A little known act which is only now rising to the attention of all of the U.S. coastal cities is now becoming a nightmare to homeowners. The Biggert-Waters flood insurance reform act of 2012 is now set to affect millions of homeowners from the coasts of Maine down to Florida through Texas and then over to the west coast.
This act appears to have the effect of raising insurance rates from $500 to $2500 to $10,000 and higher. In addition, the increased amount of homes drawn into the flood plains by raising the base flood elevation (BFE) in areas means that homes that did not previously require flood insurance may now require it or those that already required it are now placed in even higher risk categories – all of this with just the stroke of a pen – increasing the BFE.
The Biggert-Waters Act is first reforms began Oct. 1 and the first round of people affected are those with subsidized flood insurance.
For years, homeowners with subsidized insurance were allowed to pay lower rates because their homes were built before the original flood maps were adopted decades ago. Now, those with subsidized insurance on businesses, secondary homes, or homes that have flooded multiple times are seeing rates increase substantially.
Rates are also spiking for new purchases, dating back to July 2012. Thus, if you purchased a home prior to July 2012 that is your primary dwelling your rates could be grandfathered in. If you purchased a home in August of 2012, for example, you probably have already received your notice of rate increase. Grandfathering of current rates for those homeowners who purchased before July 2012 is also set to disappear in a future round of the reform act.
Donald Matter, former Mayor of Nassau Bay said that his rates could hit as high as $30,000 per year just for flood insurance on his $685,000 home.
Congress passed and President Obama signed the Biggert-Waters Flood Insurance Reform Act. It extends the National Flood Insurance Program (NFIP) for five years. It also calls for the Federal Emergency Management Agency (FEMA) and other agencies to make changes to the way in which the NFIP operates.
The act makes several major changes. Higher insurance premiums will be charged for homes and businesses below the Base Flood Elevation (BFE). Rates for some homes in high-risk areas will increase 25% of the newly established premium each year over the next four years starting in 2013. No discounts will be given to homeowners for properties below the BFE, even if they met the building code at the time they were built. Older structures built before a community’s first flood map was issued are known as pre-FIRM buildings. The grandfather rule applies to homes that were built in compliance with the flood map that was in effect at the time the structure was built. Finally, subsidized insurance rates will be phased out for all properties except pre-FIRM primary residences that have not lost their qualification for the rate.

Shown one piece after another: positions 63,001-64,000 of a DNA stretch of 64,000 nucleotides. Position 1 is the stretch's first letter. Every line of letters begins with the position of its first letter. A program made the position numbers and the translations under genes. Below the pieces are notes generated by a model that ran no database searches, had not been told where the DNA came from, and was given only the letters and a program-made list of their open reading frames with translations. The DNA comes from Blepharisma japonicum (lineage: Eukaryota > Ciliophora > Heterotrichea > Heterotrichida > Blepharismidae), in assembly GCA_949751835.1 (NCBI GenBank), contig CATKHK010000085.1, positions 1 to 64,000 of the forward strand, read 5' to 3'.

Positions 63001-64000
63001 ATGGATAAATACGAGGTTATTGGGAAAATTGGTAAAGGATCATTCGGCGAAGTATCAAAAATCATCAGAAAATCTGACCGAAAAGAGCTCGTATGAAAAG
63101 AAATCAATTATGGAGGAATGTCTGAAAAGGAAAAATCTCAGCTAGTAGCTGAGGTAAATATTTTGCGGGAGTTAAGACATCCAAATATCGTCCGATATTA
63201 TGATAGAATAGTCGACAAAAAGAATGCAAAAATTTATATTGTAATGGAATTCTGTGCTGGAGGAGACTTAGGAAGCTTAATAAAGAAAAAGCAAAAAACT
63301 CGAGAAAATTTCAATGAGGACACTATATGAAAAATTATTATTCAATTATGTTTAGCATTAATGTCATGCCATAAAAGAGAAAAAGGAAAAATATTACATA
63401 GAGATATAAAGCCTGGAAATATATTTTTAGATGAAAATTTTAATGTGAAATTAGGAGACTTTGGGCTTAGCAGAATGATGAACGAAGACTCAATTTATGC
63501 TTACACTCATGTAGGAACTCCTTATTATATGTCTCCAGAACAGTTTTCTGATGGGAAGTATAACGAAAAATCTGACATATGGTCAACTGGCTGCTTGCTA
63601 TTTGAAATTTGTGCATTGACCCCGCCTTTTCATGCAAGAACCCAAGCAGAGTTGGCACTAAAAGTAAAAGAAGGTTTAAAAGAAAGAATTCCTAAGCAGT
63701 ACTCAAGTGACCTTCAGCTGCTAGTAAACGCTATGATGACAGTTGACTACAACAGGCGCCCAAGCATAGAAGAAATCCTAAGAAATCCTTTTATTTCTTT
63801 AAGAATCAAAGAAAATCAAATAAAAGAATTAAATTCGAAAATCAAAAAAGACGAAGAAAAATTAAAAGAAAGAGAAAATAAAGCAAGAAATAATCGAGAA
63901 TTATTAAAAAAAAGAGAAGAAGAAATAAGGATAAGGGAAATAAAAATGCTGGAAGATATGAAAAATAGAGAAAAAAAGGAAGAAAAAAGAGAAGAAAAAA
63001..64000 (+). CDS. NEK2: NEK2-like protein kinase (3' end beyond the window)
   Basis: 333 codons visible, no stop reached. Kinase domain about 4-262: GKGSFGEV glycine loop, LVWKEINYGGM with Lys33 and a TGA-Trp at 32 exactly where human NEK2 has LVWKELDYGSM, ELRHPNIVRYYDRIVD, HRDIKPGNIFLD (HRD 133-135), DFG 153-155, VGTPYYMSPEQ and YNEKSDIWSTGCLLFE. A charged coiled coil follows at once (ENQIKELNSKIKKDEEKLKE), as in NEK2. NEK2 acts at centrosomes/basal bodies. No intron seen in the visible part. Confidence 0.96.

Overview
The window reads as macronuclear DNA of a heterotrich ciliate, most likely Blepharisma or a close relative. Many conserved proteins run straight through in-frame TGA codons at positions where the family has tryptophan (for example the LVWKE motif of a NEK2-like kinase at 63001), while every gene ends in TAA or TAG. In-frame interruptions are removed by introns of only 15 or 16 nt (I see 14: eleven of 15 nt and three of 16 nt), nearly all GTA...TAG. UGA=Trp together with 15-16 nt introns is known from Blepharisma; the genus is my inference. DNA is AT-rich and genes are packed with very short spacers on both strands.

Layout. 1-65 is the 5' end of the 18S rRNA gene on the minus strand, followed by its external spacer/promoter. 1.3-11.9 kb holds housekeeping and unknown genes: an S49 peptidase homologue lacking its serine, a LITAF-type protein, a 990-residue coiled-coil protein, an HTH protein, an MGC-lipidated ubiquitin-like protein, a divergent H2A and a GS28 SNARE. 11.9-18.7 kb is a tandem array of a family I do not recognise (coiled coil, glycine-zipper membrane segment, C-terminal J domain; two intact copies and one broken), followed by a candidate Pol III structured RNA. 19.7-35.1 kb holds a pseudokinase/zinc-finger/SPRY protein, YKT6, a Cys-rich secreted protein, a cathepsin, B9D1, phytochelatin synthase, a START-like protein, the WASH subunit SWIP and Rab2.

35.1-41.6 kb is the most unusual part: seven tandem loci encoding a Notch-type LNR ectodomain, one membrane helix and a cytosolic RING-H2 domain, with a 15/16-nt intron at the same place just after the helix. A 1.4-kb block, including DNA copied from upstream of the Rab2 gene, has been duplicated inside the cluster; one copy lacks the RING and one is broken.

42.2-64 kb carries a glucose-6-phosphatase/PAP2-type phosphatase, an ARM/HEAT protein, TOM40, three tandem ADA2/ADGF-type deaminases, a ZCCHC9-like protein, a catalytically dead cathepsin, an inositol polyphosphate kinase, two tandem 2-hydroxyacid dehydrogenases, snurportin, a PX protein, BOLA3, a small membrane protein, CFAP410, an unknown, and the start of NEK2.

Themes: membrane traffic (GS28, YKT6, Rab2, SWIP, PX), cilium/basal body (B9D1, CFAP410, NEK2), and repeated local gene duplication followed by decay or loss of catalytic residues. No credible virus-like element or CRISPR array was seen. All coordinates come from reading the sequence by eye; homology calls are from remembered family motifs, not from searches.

What does this mean to you? Even more – what does this mean for the country?
If the Biggert-Waters act continued, homeowners would be driven from their homes in (pardon the pun) floods – leaving because they cannot pay the insurance rates. Foreclosures would rise and no one would be there to purchase those properties anywhere near the previous values. Values along all coastal areas would plummet to land value where people could obtain the land and build structures that are higher than the current BFE. Biggest losers? Current homeowners, banks holding those mortgages, cities and businesses wherein those homes are located.
Will this really happen? Well, this IS a government program and let’s see how the Post Office is doing. How about Social Security? Freddie MAC? FannieMAE? Now let’s throw Obamacare in the mix – and, well – you see how this is going – all programs that are government run are failing or destined to fail. FEMA is no different – another failed system.
In all actuality we will see increases in insurance rates for those on the coast. Will it ultimately be $30,000 as Matter believes will happen for his home in Nassau Bay – leading to devastation across the country? Very doubtful. We will finally have some resolution that makes sense and keeps home values virtually intact.